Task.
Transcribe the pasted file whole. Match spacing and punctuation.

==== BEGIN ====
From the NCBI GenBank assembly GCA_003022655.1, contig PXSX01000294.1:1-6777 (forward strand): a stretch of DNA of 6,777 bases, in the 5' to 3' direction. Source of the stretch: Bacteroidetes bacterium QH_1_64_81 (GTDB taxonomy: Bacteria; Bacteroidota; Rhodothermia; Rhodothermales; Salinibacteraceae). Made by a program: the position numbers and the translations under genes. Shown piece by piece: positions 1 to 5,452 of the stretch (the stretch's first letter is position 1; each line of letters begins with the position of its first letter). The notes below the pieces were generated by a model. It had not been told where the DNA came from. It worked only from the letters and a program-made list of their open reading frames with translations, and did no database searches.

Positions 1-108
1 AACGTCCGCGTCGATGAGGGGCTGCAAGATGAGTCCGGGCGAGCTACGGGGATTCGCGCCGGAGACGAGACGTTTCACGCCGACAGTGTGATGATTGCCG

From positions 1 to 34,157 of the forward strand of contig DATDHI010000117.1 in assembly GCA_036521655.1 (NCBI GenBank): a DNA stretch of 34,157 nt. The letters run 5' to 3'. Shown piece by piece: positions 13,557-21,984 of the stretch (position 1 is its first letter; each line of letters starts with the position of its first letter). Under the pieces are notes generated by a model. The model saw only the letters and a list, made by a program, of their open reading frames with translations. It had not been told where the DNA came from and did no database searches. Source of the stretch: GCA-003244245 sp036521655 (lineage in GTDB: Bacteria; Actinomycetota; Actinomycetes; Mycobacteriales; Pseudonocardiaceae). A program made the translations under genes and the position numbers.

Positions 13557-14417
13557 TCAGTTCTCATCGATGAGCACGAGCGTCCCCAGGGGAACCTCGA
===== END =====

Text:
From the NCBI GenBank assembly GCA_003022655.1, contig PXSX01000294.1:1-6777 (forward strand): a stretch of DNA of 6,777 bases, in the 5' to 3' direction. Source of the stretch: Bacteroidetes bacterium QH_1_64_81 (GTDB taxonomy: Bacteria; Bacteroidota; Rhodothermia; Rhodothermales; Salinibacteraceae). Made by a program: the position numbers and the translations under genes. Shown piece by piece: positions 1 to 5,452 of the stretch (the stretch's first letter is position 1; each line of letters begins with the position of its first letter). The notes below the pieces were generated by a model. It had not been told where the DNA came from. It worked only from the letters and a program-made list of their open reading frames with translations, and did no database searches.

Positions 1-108
1 AACGTCCGCGTCGATGAGGGGCTGCAAGATGAGTCCGGGCGAGCTACGGGGATTCGCGCCGGAGACGAGACGTTTCACGCCGACAGTGTGATGATTGCCG

From positions 1 to 34,157 of the forward strand of contig DATDHI010000117.1 in assembly GCA_036521655.1 (NCBI GenBank): a DNA stretch of 34,157 nt. The letters run 5' to 3'. Shown piece by piece: positions 13,557-21,984 of the stretch (position 1 is its first letter; each line of letters starts with the position of its first letter). Under the pieces are notes generated by a model. The model saw only the letters and a list, made by a program, of their open reading frames with translations. It had not been told where the DNA came from and did no database searches. Source of the stretch: GCA-003244245 sp036521655 (lineage in GTDB: Bacteria; Actinomycetota; Actinomycetes; Mycobacteriales; Pseudonocardiaceae). A program made the translations under genes and the position numbers.

Positions 13557-14417
13557 TCAGTTCTCATCGATGAGCACGAGCGTCCCCAGGGGAACCTCGA